When Bill Johnston went to the first New Zealand Agricultural Fieldays in 1969 (or the Town and Country Fair as it was then known), he probably wasn’t thinking about the half-century long tradition he was starting.
This year marks Fieldays’ 50th year of showcasing agriculture and innovation to rural and urban audiences. It’s also a special year for Bill, because 2018 will mark his 50th Fieldays. The Invercargill farmer hasn’t missed one since it started.
Fifty years ago Bill travelled from his family’s dairy farm in Otorohanga to attend the very first Fieldays’ event, then held at the Te Rapa Racecourse in Hamilton.
For the first few years, Fieldays was held in the summer months until June, with its wetter and muddier weather, became ‘official’ Fieldays month.
“Not that you’d have to worry about the winter weather now, these days you can just about get around Fieldays in your good shoes,” says Bill.
Traipsing into a wet Fieldays could be hazardous. “A bit of rain would mean about six inches of mud and cars sliding all over the place trying to get out. It’s much more organised now – they’ve got it down to a fine art.”
The Racecourse housed Fieldays in its first two years before the event was moved to its current location at Mystery Creek, just outside of Hamilton, in 1971.
In the early days, Bill says you could get around Fieldays in about three hours. “Now it’s more like three days,” he says.
He has a method for making sure he sees everything, one he follows every year. “I start at the beginning, at the big main entrance, and have a wander up and down the rows, getting in about half of everything over the first two days, then on the third day I go back to the things I want to see again.
“It’s always nice to see all the big new machinery and have a bit of a dream about it all. In the early days tractors were a lot smaller; over the years they’ve become more like tree toppers.”
Of course, Bill’s seen a lot of change in the 50 years he’s been going to Fieldays, from what was originally a concept to bring “town and country” together, to the international agricultural showpiece it is today, showcasing hundreds of innovations and almost 1000 exhibitors.
But he reckons the core purpose has stayed the same – and that’s what keeps him coming back. “The basics are still there,” he says. “New ideas and inventions can come and go at times but the core of farming is still there.”
Bill never set out to have 50 Fieldays events under his belt, but when Fieldays put the call out on its Facebook page to hear the stories of its dedicated event-goers, Bill’s name cropped up in a comment from his niece.
“She dobbed me in! I wasn’t really thinking about having a record or anything like that, it’s just always been a bit of a tradition to go.”
Making the big move down south to Invercargill certainly hasn’t deterred his tradition either. Bill moved to help his son Graeme convert his sheep farm to dairy in 2008, and continued to travel to Hamilton for Fieldays every year.
Bill project-managed the conversion, which took about six months, building the shed and doing the fencing. Now, he’s more than happy to take a backseat on the farm in what he calls the official “gofer” role.
And now his visits to Fieldays often include fact-finding tasks for his son. “Graeme sends me off with an expected list of what he wants me to get information on,” Bill says. “I’ve done my time in the shed, so it’s nice being told what to do for a change.”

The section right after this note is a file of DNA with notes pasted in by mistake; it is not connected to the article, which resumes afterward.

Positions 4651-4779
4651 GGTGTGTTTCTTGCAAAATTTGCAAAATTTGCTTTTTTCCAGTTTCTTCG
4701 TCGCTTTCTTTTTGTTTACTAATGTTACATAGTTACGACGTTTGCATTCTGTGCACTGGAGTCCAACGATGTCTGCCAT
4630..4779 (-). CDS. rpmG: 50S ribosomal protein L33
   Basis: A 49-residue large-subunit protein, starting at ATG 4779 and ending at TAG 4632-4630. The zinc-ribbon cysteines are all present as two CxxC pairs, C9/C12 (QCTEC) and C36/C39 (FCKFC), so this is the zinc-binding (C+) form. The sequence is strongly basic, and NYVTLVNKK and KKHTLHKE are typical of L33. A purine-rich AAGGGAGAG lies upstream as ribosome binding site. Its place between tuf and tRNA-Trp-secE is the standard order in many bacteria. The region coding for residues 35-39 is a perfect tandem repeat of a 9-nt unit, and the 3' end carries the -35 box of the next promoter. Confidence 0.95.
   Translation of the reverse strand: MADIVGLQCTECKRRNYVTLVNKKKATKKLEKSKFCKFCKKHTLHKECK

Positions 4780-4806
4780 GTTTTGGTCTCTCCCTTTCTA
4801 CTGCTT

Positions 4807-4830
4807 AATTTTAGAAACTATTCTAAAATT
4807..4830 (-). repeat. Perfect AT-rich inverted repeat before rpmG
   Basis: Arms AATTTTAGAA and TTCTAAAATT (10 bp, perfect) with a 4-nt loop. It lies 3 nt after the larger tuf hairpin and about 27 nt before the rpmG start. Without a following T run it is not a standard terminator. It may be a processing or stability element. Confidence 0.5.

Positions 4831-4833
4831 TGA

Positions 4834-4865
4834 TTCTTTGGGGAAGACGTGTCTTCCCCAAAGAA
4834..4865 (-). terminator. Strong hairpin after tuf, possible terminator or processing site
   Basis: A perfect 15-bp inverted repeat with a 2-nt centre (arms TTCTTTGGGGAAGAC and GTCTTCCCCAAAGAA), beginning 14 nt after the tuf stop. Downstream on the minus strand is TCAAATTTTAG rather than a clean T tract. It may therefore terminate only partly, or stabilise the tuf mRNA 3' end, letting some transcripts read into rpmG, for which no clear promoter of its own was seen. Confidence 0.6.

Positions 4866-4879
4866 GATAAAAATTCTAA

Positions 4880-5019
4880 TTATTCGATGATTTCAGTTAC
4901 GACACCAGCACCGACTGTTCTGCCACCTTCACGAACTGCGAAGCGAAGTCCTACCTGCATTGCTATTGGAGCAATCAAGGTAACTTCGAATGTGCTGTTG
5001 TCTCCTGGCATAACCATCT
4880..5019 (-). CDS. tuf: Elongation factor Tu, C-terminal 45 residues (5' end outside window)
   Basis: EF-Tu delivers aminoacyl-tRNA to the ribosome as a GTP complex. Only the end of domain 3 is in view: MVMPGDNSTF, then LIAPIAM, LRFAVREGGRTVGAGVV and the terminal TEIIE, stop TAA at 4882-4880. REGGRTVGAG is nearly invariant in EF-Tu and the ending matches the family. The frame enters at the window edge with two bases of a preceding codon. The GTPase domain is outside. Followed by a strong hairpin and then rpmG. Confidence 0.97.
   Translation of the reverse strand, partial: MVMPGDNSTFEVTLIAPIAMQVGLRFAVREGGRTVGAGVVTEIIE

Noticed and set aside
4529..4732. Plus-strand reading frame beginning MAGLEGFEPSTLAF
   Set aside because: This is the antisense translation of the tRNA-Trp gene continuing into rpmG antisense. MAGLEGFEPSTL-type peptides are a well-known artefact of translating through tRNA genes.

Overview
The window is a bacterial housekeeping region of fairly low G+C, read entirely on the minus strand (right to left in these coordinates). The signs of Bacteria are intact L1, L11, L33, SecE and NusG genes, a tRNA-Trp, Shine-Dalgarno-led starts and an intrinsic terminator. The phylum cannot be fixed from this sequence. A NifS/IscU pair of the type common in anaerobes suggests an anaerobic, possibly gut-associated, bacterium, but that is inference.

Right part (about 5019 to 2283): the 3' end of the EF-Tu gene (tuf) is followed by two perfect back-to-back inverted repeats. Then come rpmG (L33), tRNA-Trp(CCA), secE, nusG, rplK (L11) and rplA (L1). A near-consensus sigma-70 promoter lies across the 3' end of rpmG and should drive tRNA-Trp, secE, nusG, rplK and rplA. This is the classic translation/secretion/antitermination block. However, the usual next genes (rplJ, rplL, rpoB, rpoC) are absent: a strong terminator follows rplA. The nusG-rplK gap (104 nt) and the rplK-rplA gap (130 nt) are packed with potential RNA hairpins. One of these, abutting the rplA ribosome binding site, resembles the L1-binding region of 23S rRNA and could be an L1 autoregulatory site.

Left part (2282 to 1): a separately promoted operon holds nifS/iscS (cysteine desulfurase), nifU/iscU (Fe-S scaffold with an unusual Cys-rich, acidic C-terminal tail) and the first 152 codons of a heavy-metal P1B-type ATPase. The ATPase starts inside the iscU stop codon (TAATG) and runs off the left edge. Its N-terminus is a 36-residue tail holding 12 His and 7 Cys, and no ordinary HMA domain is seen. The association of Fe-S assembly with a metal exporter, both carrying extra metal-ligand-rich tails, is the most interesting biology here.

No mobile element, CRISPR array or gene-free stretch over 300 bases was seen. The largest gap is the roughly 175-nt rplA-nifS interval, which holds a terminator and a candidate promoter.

One of the farm helpers not likely to make the journey to Fieldays this year is farm “overseer”, Jet the dog. “He’d go if he could – if something’s happening he’s usually trying to get his nose in.”
Bill will be a guest of honour at the flag-raising ceremony which officially opens Fieldays on 13 June.
New Zealand National Fieldays Society chief executive Peter Nation says Bill represents many of Fieldays’ long-standing supporters over the years.
“It’s quite extraordinary to have a supporter like Bill, and the fact that he comes up each year from the bottom of the South Island is astounding,” says Mr Nation.
“We’re honoured to be celebrating 50 years of his tradition, as we celebrate 50 years of Fieldays.”
Catch Bill Johnston, with a special appearance by Jet the dog, in the new documentary box set Fieldays Stories, available on TVNZ OnDemand (TVNZ.co.nz) from Sunday May 13.
The box set of five short films, created by TVNZ Blacksand to mark the 50th anniversary of Fieldays, captures the stories of people from around New Zealand and the impact that Fieldays has had on their lives. Bill’s story will debut as a shortened television commercial during Hyundai Country Calendar on TVNZ 1 this Sunday from 7pm, and through the week.
An event will be held at the Winton War Memorial Hall between 12-2pm on Saturday May 19 to celebrate Bill’s story, and to bring the Southland community together to celebrate Fieldays’ 50th anniversary.
Fieldays marketing manager Taryn Storey says the Winton event will feature a free sausage sizzle, family-friendly activities and games and the event will be MC-ed by popular radio host Jamie McKay from The Country Show. Doug Avery, author of The Resilient Farmer will also be speaking at the event at 2pm. This will be the first in a series of events happening across the country in the build up to Fieldays on June 13, says Storey.
“We want to invite the people of Winton and surrounding area to come down to the Winton War Memorial Hall on Saturday to share in the fun and celebrations,” says Storey. “Fieldays is a national event that means a lot to people all over New Zealand, and this is a chance for people to come and share their memories of Fieldays and share their stories about farming life. It’s also a chance for the rural community to get-together, catch up with old friends and neighbours and have some fun.”
Other events will be held in May and June in Fielding, Kerikeri, Te Puke and Hamilton.
For more information about Fieldays 2018 see www.fieldays.co.nz